You may have heard of baby-led weaning. Personally, I’m not a fan. I don’t enjoy the mess and I’m terrified of choking. I know all the reasons it’s fabulous for kids, but you can argue with me all day on this one. I’m gonna spoon-feed my baby purees. Okay? Okay. Around 9-10 months, I did start letting him finger-feed select items. I still spoon fed purees, applesauces, soups, etc. But anything that wasn’t extremely messy and he could get his little fingers around I put on his tray for him to explore. This is so important in teaching feeding skills.

Tip #4: It’s okay to offer water with snacks.

I’ve heard both sides of this, but I personally wanted to get my little one started early with a love for water. As long as you don’t give large amounts of water all at once (their little digestive systems are not prepared to drink that much water at once and it can really make them sick.) All I did was added 1-2 oz. of water in the bottom of a bottle and gave him little sips in between bites. As he got bigger, I would just set the bottle on his tray and he drank when he was thirsty. I now have a 2 year old who chugs water like his life depends on it, so I would like to think that this worked for us.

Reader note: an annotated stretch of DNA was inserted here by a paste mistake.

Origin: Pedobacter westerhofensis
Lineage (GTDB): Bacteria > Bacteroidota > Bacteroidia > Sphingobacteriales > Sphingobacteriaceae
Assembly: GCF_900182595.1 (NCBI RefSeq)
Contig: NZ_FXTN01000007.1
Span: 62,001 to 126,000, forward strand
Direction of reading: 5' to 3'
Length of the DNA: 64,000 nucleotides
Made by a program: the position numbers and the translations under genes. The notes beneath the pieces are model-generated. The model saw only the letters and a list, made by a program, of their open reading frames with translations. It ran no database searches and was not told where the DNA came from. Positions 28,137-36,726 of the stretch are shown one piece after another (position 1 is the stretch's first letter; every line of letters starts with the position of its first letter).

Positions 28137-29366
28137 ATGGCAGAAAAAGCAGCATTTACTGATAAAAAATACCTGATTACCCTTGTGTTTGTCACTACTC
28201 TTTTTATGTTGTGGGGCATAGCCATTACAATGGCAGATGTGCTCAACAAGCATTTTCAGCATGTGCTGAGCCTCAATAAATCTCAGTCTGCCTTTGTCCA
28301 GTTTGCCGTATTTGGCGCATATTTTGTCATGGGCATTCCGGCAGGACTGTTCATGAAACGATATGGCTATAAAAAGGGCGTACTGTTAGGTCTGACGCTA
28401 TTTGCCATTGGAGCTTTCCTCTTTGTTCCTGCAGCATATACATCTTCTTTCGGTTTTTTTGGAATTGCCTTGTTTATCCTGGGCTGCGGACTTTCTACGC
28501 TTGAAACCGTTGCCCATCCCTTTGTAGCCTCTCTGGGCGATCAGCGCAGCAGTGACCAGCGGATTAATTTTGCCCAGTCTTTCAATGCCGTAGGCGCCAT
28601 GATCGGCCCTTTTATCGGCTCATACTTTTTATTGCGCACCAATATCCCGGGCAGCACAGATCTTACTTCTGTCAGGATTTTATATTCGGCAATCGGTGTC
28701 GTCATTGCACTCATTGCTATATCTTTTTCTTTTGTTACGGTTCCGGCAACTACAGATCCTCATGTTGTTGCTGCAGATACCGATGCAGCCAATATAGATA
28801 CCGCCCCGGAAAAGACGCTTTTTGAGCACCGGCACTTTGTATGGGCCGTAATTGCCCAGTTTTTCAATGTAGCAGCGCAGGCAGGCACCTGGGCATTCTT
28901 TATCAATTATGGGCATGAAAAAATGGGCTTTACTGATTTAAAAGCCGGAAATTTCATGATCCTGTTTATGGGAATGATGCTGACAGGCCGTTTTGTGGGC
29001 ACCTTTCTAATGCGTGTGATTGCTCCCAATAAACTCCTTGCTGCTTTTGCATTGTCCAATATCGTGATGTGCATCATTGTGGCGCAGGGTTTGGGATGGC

Tip #5: What you feed baby depends on how many teeth they have.

My son had every single one of his teeth by his 1st birthday. This means he was eating tougher meats, crunchy vegetables and fruits, and more. He was an extremely efficient chewer and ready to eat like an adult. However, I know that isn’t always the case. If your babe just doesn’t seem to have any teeth on the horizon, you may need to extend the purees and baby cereals. This isn’t a problem at all, just make sure that they are getting a few chewable items (such as crackers or bananas) that they can work with their gums to practice chewing.

Tip #6: Introduce a sippy cup.

At first, I introduced all drinks in the same bottle he drank everything from. Formula, cow’s milk, juice and water were all in the same bottle. I think this made him less hesitant to try new things. But the health department and doctor kept pushing me to introduce a sippy cup, which I didn’t do until after his first birthday. I think it was just easier for me to keep using the bottle. I really wish I would have introduced a cup sooner because it was a STRU-GGLE to get him off of the bottle.

It took a LOT of purchases to find the perfect cup. I tried several that were really soft and had a nipple, but he hated them. I winded up passing through the water bottle section at Walmart and he got REALLY excited about these Contigo water bottles. I told him to pick out his favorite and…. MAGIC! He loved it and has ever since! He now has three of these bottles and with some ice and cold water he will sip on them all day.